DR: "Don't wait for perfect" as I mentioned above is a big tip I hope every entrepreneur embraces.  You can't solve problems in your head.  You have to get out into the world, test problems, try solutions, fail and do it all over again until you get it right.

Many people mistake entrepreneurs as people with brilliant ideas. They're not. Ideas are a dime a dozen. What makes someone an entrepreneur is their relentless execution.  

So my next tip is: "Action Speaks Louder than Words." Unfortunately the world still has biases.  When a man and a woman are given the same task, folks aren't surprised by the man's performance, but they are by the women's. Science and research prove this. (Watch "Leveling the Playing Field" talk by Professor Shelley Correll on LeanIn.org.)  So remove the guesswork, and prove performance with action and traction, not promise.  When decisions are made objectively, women benefit as much as men. When bias drives decision-making, women lose out. So ask potential investors, partners, and others who are considering working with you to lay out their objective criteria for selection; then show the data that maps to that criteria.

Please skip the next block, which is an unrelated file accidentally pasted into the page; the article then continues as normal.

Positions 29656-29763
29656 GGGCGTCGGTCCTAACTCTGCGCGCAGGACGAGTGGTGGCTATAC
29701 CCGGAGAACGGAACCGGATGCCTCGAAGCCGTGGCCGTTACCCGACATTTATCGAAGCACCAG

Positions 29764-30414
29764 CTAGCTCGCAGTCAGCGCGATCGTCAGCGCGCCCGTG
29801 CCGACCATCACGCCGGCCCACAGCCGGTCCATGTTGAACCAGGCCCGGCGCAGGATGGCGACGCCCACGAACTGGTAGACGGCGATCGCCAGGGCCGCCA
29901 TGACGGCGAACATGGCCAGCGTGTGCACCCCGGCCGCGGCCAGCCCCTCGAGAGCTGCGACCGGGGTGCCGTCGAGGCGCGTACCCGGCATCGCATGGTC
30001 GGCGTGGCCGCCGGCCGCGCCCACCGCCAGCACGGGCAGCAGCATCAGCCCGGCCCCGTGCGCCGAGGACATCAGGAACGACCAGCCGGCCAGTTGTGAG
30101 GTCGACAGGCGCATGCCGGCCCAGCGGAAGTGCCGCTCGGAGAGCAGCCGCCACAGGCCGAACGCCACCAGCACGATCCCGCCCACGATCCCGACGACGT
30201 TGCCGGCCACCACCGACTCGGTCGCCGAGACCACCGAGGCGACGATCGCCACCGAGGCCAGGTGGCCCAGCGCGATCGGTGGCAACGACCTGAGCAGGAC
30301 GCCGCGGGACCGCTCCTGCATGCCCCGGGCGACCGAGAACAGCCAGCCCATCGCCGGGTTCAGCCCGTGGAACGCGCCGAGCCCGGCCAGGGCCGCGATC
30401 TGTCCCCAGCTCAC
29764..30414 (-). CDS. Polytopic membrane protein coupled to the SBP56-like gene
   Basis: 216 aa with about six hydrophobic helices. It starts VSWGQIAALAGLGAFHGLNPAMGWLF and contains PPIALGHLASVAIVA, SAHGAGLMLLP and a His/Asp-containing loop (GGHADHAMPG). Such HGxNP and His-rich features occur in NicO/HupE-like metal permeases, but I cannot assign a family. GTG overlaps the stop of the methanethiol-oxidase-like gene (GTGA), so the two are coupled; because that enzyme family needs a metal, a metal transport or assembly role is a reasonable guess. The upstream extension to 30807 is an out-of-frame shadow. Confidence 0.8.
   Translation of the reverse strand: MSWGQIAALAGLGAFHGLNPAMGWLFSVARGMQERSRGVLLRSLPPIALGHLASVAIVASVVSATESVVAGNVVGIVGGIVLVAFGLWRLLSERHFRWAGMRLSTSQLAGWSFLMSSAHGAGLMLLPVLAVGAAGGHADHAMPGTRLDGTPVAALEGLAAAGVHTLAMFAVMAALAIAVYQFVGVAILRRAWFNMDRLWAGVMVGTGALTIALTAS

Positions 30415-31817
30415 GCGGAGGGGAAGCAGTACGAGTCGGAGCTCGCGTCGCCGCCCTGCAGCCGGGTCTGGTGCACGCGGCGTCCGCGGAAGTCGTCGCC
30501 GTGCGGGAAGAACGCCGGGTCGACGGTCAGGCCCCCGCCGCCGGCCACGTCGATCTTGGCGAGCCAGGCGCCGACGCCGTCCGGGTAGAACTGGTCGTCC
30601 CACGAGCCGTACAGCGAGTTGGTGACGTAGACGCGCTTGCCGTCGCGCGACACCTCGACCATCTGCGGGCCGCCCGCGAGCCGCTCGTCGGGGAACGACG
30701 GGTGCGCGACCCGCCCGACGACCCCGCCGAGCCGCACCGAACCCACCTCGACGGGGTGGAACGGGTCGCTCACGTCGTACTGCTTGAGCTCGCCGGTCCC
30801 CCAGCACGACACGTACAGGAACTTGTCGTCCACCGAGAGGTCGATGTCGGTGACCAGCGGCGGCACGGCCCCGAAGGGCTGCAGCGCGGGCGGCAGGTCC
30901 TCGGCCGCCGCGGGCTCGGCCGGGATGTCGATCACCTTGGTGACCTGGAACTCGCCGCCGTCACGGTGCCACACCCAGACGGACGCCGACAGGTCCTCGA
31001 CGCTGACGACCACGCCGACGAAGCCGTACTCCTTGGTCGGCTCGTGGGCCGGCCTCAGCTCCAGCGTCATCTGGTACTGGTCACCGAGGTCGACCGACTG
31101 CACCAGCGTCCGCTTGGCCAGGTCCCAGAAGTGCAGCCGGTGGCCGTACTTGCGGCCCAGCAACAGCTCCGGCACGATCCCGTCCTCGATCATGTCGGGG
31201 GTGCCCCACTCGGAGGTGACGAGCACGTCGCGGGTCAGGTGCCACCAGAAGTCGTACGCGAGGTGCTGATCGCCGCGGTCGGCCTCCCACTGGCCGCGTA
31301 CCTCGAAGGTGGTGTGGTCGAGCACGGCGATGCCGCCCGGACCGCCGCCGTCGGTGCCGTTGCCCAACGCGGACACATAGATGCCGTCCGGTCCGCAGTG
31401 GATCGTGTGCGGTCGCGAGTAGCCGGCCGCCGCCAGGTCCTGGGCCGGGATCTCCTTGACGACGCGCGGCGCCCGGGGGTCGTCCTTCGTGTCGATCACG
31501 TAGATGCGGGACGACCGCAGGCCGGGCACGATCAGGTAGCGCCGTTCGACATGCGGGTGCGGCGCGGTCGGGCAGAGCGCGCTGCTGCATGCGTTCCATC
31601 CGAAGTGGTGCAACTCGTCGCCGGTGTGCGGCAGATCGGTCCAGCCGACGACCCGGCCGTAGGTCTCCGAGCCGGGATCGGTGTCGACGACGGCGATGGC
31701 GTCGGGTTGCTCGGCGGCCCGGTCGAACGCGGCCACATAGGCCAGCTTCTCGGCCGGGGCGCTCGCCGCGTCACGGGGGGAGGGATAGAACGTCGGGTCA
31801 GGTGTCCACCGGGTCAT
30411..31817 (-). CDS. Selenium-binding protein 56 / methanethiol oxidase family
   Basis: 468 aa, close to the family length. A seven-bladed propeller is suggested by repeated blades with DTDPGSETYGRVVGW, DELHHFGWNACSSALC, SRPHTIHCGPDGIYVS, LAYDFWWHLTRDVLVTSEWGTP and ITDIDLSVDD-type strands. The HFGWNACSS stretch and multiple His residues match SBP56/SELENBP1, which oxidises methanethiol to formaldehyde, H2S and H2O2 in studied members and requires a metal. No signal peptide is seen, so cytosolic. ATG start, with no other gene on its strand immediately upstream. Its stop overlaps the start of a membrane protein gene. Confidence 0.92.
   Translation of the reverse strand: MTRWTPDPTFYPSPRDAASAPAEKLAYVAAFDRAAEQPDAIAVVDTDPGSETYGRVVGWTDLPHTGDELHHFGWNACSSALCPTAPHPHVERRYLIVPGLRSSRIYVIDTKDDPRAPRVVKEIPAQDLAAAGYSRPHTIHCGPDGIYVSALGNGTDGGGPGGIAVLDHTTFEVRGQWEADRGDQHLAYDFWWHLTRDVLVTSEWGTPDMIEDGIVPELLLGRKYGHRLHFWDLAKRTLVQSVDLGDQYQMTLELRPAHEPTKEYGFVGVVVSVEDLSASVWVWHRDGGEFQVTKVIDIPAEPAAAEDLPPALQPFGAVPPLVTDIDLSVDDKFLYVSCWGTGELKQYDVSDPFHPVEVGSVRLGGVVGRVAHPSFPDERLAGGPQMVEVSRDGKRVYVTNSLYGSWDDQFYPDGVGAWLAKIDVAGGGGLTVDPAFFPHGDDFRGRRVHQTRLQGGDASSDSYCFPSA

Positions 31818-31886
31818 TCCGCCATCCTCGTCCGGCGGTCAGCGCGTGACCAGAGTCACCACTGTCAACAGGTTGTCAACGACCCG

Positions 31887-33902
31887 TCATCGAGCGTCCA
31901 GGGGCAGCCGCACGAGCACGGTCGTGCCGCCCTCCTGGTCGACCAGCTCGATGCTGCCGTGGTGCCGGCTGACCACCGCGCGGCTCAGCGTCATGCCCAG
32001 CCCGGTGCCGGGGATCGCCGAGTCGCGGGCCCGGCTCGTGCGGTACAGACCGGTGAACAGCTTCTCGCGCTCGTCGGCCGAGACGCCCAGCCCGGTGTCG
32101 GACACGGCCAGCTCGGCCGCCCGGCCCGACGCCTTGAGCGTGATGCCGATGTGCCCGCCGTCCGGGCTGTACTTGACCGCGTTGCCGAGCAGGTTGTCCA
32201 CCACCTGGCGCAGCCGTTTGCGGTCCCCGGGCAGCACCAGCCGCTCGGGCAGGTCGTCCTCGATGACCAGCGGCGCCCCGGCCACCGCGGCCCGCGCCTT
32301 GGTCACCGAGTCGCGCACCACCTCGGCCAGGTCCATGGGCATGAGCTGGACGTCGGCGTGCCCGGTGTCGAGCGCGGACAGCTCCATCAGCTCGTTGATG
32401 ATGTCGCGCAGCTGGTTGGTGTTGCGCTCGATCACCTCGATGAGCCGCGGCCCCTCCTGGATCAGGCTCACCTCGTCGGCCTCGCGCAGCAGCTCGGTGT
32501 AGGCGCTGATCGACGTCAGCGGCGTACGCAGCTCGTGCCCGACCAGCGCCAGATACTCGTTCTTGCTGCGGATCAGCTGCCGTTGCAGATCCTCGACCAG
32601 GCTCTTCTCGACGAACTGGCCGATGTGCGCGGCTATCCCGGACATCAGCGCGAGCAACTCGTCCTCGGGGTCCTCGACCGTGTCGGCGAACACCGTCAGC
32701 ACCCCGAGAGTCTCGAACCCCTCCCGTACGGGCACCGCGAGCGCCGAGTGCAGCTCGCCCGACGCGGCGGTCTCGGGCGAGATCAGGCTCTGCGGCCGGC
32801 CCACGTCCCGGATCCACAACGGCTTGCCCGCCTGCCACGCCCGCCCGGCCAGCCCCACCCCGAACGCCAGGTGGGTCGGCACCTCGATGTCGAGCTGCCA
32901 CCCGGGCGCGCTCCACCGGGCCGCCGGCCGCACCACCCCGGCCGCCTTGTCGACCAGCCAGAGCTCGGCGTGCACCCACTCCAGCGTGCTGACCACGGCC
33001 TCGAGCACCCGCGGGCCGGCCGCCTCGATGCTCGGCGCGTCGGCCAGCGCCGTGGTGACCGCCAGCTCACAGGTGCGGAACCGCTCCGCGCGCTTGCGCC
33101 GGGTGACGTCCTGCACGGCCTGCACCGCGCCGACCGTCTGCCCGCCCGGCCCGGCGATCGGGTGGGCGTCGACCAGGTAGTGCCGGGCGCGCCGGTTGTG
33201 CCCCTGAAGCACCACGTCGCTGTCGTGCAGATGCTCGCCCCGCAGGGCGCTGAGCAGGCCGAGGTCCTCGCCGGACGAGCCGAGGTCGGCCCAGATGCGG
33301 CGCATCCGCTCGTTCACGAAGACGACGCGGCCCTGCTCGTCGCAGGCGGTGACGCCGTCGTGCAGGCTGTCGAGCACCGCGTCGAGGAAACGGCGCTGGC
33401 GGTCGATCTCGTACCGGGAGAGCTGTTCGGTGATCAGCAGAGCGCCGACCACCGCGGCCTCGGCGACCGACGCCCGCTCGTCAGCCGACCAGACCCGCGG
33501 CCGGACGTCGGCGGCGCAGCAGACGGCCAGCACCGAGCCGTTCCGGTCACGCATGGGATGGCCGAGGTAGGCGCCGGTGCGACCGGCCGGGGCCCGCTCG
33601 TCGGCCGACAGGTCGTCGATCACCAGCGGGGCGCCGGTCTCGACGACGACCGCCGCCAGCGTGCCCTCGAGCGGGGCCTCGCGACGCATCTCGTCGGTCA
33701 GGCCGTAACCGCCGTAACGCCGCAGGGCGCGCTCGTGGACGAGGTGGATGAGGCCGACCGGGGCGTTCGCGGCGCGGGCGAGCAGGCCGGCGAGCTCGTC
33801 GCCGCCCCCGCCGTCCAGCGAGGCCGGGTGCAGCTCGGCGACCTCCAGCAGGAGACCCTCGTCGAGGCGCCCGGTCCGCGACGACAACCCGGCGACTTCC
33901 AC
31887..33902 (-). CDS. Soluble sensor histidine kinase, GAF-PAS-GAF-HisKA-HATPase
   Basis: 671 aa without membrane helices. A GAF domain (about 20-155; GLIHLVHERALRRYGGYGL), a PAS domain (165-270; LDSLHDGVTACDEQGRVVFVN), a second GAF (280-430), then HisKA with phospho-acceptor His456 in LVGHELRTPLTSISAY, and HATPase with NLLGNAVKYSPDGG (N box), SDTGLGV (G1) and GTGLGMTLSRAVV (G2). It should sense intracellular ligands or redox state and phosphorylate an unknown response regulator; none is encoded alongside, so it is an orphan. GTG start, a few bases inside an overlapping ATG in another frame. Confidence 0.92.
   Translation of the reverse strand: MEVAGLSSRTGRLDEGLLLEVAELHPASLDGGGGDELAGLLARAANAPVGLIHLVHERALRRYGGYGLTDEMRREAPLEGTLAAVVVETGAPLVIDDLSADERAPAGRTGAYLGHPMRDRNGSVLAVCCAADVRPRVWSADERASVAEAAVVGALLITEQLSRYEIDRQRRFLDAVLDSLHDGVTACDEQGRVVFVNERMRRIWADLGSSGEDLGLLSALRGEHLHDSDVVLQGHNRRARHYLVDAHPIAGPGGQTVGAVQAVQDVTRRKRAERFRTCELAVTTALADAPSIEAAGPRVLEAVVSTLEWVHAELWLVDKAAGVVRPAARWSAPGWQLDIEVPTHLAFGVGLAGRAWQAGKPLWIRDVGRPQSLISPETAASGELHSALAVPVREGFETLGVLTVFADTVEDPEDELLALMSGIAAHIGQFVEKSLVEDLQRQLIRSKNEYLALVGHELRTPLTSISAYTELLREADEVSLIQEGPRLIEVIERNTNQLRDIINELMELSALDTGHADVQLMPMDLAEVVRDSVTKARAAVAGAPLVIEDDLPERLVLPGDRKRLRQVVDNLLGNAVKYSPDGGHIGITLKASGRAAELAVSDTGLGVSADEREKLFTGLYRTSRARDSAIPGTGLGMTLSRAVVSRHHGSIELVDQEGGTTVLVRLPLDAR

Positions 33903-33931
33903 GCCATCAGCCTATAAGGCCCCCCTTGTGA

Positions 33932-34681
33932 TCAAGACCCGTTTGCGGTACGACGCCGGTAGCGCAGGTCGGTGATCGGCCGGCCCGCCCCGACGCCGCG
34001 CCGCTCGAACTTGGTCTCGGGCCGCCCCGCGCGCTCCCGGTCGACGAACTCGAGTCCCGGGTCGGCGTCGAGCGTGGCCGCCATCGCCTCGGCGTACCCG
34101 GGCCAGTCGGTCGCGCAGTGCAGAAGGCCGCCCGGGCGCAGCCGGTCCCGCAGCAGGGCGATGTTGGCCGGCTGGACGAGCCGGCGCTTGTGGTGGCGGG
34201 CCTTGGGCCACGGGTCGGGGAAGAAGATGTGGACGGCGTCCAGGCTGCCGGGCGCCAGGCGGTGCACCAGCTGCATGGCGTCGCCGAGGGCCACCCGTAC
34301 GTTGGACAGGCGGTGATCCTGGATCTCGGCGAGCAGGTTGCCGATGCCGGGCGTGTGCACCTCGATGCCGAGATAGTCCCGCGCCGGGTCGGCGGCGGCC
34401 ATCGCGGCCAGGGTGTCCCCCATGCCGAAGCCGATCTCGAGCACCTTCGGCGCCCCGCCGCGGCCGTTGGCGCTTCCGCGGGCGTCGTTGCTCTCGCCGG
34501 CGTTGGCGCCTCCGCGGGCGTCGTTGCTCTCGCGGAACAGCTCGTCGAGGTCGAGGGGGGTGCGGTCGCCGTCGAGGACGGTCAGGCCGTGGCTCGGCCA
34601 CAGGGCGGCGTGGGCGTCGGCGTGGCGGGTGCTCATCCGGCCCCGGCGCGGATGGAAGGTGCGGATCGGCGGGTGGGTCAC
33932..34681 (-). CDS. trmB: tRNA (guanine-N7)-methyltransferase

TNW: What would you say to potential first-time investors who are considering looking for businesses to invest in on Indiegogo?